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acquaintance afterwards Anno Domini annum Anthony Wood Aubr Aubrey bishop booke borne brother brought buried called Charles church coat College daughter dayes death died downe Dupl dyed earl Edward England English excellent father fellow Francis gave George gives hand hath head heard Henry himselfe inscription Italie James John king King's knight lady Latin learned letter lived London lord majestie March maried Martin master Memorandum mother neer never North notes Oxford Oxon Parliament person Philips picture present printed putt quaere Ralegh remember Richard Robert sawe sayd scholar schoole sent severall Sir John Sir Thomas Sir Walter Sir William sonne Subst tells things thinke told tooke twas verses vide Ward wife witt Wood F Wood's writing writt written wrote young
Pagina 228 - His father was a Butcher, and I have been told heretofore by some of the neighbours, that when he was a boy he exercised his father's Trade, but when he kill'da Calfe he would doe it in a high style, and make a Speech.
Pagina 173 - At Oxford (and I believe at Cambridge) the rod was frequently used by the tutors and deans ; and Dr. Potter, of Trinity college, I knew right well, whipped his pupil with his sword by his side, when he came to take his leave of him to go to the inns of. court.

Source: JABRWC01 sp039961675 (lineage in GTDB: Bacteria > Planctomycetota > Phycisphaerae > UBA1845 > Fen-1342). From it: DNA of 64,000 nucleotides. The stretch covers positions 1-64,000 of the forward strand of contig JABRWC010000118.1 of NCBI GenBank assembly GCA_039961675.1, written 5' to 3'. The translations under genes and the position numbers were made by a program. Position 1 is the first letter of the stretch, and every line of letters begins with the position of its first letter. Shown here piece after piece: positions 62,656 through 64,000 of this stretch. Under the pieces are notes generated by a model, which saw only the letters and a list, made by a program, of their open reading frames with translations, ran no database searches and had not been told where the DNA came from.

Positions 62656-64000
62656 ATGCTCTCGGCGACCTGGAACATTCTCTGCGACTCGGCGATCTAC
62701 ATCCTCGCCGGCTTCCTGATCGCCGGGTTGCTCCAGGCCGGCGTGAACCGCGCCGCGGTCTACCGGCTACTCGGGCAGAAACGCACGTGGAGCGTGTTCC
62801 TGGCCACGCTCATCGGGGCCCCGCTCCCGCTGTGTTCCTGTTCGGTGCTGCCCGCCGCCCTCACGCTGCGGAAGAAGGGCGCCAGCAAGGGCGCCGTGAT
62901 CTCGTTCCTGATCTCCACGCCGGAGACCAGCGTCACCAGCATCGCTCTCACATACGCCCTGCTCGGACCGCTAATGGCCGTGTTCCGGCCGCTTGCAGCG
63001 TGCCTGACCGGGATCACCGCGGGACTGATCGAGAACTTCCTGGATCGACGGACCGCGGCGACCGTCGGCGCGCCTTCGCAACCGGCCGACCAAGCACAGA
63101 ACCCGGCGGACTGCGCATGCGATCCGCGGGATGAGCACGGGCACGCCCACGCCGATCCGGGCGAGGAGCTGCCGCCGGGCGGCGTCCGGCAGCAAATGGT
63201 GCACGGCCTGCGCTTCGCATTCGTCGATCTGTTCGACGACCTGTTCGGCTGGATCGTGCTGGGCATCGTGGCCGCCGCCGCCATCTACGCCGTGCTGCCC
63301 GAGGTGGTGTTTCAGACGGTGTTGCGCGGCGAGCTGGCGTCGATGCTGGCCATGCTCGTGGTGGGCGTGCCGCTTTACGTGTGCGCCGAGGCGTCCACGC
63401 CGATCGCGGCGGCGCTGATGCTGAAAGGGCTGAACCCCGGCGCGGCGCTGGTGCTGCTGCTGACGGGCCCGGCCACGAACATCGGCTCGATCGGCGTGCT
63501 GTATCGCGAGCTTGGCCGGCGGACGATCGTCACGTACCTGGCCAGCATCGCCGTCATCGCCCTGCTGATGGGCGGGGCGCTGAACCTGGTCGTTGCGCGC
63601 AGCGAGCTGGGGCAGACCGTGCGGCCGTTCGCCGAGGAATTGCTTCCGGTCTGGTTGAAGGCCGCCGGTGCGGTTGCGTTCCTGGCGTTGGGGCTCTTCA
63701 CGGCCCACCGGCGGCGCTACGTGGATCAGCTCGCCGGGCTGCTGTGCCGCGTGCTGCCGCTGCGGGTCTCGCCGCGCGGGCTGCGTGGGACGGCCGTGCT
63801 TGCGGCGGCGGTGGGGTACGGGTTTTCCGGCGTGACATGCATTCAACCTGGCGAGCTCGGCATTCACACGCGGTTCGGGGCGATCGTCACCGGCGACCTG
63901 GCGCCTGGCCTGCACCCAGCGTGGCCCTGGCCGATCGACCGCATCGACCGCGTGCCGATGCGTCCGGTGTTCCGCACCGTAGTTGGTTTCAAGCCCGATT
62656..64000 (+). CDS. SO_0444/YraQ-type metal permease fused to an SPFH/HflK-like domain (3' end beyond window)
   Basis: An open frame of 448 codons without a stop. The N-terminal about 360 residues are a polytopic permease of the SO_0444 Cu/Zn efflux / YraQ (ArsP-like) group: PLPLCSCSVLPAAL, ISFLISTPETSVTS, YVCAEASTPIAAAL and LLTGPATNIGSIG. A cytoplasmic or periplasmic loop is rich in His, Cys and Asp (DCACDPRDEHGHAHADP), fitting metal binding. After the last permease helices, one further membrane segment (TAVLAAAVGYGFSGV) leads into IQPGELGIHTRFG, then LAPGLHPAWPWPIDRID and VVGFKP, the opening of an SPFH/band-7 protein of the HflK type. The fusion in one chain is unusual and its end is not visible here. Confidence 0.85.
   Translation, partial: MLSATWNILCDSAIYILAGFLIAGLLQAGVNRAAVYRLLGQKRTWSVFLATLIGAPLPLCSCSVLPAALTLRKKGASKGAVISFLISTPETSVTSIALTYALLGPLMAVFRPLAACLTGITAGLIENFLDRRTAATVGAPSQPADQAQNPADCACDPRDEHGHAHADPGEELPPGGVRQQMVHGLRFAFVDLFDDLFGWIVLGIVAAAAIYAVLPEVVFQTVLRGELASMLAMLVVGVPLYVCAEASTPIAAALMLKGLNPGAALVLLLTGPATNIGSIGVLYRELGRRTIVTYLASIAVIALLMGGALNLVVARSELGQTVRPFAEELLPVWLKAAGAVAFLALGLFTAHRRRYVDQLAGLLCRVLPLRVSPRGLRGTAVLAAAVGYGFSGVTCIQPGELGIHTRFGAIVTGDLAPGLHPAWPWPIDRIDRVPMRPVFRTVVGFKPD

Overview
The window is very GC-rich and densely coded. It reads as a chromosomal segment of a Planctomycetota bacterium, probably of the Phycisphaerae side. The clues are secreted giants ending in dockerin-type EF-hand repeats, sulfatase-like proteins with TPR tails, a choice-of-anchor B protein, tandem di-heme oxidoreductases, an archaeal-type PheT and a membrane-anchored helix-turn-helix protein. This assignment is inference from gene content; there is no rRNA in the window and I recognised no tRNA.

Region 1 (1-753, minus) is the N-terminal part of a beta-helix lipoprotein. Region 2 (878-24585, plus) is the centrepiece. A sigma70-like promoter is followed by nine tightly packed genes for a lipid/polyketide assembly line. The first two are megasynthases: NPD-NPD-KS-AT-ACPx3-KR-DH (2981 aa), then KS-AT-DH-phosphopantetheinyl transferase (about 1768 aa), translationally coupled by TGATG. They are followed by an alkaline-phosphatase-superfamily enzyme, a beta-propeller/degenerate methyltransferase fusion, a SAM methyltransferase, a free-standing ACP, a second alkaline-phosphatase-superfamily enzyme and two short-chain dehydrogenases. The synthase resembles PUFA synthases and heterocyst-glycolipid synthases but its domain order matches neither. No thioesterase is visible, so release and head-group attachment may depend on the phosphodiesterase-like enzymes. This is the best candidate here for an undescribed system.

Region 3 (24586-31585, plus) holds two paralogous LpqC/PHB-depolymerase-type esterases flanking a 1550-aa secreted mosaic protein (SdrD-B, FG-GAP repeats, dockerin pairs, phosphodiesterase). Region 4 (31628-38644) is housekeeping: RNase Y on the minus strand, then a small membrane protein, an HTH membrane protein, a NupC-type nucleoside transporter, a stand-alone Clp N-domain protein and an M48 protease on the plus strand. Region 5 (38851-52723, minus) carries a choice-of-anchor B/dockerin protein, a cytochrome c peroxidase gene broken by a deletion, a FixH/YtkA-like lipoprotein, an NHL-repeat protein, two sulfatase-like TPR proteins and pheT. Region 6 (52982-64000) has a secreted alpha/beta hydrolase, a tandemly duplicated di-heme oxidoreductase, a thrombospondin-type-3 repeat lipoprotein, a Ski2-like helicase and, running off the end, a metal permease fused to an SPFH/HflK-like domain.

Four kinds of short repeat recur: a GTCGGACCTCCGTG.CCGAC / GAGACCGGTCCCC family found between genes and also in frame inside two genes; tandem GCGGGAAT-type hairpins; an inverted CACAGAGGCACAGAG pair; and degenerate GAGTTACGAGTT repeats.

Pagina 70 - He was an early riser (scil. at 4 a clock mane); yea, after he lost his sight. He had a man read to him. The first thing he read was the Hebrew Bible, and that was at 4 h.
Pagina 228 - This William being inclined naturally to poetry and acting, came to London, I guess about eighteen, and was an actor at one of the playhouses, and did act exceedingly well : now Ben Jonson was never a good actor, but an excellent instructor.
Pagina 183 - Within these thirty-five years 'twas scandalous for a divine to take tobacco. It was sold then for its weight in silver. I have heard some of our old yeomen neighbours say, that when they went to Malmesbury or Chippenham market, they culled out their biggest shillings to lay in the scales against the tobacco ; now, the customs of it are the greatest his majesty hath.
Pagina 74 - Milton recieved him civilly, and told him he would give him leave to tagge his verses. His widowe assures me that Mr. T. Hobbs was not one of his acquaintance, that her husband did not like him at all, but he would acknowledge* him to be a man of great parts, and a learned man.
Pagina 229 - His comoedies will remaine witt as long as the English tongue is understood, for that he handles mores hominum. Now our present writers reflect so much upon particular persons and coxcombeities, that twenty years hence they will not be understood.
Pagina 56 - He was in his conversation very modest, and of very few words : and though he loved wine he would never drinke hard in company, and was wont to say that, he would not play the good-fellow in any man's company in whose hands he would not trust his life.
Pagina 284 - ... he steales flowers from others to adorne his owne cap, — eg he lies at watch, at Sir Christopher Wren's discourse, Mr. Robert Hooke's, Dr. William Holder, &c.; putts downe their notions in his note booke, and then prints it, without owneing the authors. This frequently, of which they complaine.